It took the jury less than an hour to decide that Dontae Morris should die for killing two Tampa police officers.
"If there is an instance where death penalty is applicable, this is it," Chief Jane Castor said.
So what's next for the convicted killer? The judge will likely issue a written order imposing the death penalty in a few weeks, although there is a chance he could go against the jury's wishes.
If he does impose the death penalty, by law, that sentence will be directly appealed to the state supreme court.
"That process could take a year and a half to two years," said Joe Bodiford.
There are of course, other appeals that could come long before Morris ever faces the death chamber.
Bodiford is an adjunct law professor at Stetson University.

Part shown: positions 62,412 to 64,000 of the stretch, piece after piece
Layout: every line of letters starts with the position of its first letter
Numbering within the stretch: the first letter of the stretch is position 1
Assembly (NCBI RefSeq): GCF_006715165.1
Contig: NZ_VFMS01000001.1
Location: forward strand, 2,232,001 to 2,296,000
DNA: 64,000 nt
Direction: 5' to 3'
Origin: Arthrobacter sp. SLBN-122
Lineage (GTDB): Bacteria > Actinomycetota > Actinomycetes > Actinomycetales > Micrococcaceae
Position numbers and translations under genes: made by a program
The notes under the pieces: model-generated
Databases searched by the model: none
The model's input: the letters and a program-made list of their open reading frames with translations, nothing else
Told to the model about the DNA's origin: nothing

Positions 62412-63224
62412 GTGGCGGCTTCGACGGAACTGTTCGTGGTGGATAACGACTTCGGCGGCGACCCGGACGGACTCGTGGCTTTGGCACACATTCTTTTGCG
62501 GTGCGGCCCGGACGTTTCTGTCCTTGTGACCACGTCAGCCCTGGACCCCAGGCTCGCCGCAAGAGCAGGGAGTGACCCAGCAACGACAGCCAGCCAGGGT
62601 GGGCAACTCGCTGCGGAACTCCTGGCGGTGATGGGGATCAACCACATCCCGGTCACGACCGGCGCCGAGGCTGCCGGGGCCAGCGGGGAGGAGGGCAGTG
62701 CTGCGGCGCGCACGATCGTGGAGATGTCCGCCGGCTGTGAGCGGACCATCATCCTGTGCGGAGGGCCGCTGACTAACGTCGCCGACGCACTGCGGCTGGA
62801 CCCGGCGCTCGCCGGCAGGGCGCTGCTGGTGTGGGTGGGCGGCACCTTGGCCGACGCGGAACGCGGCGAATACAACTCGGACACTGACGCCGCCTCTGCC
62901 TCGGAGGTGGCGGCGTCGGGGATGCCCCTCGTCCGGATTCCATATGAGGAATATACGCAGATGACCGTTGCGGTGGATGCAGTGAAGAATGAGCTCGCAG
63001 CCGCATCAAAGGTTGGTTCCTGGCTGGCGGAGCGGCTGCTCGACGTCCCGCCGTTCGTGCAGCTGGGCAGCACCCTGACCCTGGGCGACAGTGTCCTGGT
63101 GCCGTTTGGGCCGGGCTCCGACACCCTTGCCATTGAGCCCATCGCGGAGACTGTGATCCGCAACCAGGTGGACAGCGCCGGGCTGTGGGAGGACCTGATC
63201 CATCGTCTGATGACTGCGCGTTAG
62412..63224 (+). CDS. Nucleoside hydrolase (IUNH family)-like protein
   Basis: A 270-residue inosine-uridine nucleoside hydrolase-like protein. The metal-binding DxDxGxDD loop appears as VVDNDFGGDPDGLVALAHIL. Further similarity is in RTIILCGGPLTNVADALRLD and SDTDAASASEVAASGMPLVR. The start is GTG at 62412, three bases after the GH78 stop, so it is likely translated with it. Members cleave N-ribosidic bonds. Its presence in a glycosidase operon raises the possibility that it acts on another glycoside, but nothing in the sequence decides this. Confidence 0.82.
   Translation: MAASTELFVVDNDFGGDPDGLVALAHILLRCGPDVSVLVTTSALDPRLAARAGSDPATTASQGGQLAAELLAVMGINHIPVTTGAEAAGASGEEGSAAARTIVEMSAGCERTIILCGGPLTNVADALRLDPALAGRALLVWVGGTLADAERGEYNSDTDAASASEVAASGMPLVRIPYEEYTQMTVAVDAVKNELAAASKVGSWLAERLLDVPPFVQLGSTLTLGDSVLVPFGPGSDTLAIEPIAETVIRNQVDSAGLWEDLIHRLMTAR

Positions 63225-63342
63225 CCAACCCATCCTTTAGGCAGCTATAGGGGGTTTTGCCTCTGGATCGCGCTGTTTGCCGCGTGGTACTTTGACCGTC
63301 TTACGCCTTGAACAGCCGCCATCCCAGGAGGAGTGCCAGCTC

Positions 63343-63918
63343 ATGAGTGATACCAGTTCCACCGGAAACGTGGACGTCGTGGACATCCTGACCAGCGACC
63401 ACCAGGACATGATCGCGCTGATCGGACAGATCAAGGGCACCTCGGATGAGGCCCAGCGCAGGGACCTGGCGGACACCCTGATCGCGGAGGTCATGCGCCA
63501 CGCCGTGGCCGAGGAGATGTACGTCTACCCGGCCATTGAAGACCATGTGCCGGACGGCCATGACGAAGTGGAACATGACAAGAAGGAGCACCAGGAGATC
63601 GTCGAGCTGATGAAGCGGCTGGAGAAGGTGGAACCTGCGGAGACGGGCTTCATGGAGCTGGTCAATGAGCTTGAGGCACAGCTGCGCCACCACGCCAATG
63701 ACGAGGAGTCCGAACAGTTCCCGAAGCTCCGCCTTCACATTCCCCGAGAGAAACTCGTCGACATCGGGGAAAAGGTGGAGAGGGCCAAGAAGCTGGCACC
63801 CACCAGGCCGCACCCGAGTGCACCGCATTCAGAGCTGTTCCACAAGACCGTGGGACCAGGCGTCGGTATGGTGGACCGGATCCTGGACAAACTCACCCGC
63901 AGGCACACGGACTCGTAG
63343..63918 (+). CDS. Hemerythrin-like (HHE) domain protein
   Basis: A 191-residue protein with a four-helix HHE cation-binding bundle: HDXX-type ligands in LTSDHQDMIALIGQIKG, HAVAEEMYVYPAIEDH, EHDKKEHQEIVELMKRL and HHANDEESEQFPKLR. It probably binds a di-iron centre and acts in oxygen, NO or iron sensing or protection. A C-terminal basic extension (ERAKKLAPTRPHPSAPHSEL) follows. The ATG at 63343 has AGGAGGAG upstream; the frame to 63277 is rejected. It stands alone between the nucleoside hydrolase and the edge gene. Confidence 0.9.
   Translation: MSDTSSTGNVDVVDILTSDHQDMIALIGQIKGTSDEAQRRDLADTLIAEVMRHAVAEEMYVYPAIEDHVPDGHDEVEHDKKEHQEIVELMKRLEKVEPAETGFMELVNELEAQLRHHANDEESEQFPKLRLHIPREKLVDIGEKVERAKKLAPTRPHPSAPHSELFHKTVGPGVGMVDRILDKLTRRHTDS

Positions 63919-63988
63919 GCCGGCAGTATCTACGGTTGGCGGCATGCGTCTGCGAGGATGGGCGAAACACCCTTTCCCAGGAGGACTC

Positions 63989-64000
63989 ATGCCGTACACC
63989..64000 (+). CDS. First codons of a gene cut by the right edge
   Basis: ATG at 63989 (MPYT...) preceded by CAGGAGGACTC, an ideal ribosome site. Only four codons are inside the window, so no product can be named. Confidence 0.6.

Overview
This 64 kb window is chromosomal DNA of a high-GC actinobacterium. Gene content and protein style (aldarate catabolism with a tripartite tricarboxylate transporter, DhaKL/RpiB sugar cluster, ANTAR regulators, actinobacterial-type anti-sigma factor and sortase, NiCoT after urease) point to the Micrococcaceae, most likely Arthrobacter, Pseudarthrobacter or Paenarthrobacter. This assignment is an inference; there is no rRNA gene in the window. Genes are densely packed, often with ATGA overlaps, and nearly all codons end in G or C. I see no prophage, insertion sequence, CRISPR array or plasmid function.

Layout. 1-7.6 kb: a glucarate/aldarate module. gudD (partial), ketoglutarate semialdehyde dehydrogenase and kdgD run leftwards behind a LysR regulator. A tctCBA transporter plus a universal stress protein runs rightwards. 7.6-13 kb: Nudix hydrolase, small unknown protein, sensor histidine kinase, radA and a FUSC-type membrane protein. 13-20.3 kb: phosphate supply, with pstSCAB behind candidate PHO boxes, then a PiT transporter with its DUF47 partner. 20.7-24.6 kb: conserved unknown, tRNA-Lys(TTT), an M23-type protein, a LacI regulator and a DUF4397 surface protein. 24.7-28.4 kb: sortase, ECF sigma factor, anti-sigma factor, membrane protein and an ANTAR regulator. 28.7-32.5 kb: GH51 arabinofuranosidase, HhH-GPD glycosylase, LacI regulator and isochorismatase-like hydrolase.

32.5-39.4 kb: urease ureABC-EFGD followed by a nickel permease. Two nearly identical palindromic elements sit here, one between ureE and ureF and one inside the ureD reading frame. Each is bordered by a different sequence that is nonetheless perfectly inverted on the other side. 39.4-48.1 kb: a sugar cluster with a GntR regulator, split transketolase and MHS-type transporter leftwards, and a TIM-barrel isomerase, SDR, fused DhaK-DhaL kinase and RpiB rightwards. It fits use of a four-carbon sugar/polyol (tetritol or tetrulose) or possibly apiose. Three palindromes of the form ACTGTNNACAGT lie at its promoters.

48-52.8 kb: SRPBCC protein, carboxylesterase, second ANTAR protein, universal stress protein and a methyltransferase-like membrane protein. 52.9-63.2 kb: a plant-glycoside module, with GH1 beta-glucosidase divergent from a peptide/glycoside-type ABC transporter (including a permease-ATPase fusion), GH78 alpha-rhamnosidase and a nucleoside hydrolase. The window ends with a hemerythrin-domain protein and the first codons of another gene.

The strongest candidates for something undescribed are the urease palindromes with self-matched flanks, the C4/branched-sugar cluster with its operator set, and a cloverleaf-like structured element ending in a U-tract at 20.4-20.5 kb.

"I'm sure Mr. Morris will try anything and everything once he gets in the state prison system," he said.
Expect him to be in the system for a while. The average length of stay on death row in Florida prior to execution is about 13 years. It costs just under $50 a day to house an inmate, that's just shy of $18,000 a year. Multiply that by 13 and you're looking at well over $200,000.
Morris has already cost taxpayers a pretty penny when you factor in the original manhunt, jail housing and his trial, which included housing a jury from Orlando.
"This case could've easily cost taxpayers in excess of $1.5 million," Bodiford estimated.
Despite the numbers, Bodiford reminds us rushing a death sentence is never wise.
"Let the system run its course. Let every piece of evidence be tested, every possible issue be tested, and let the right thing happen," he said.
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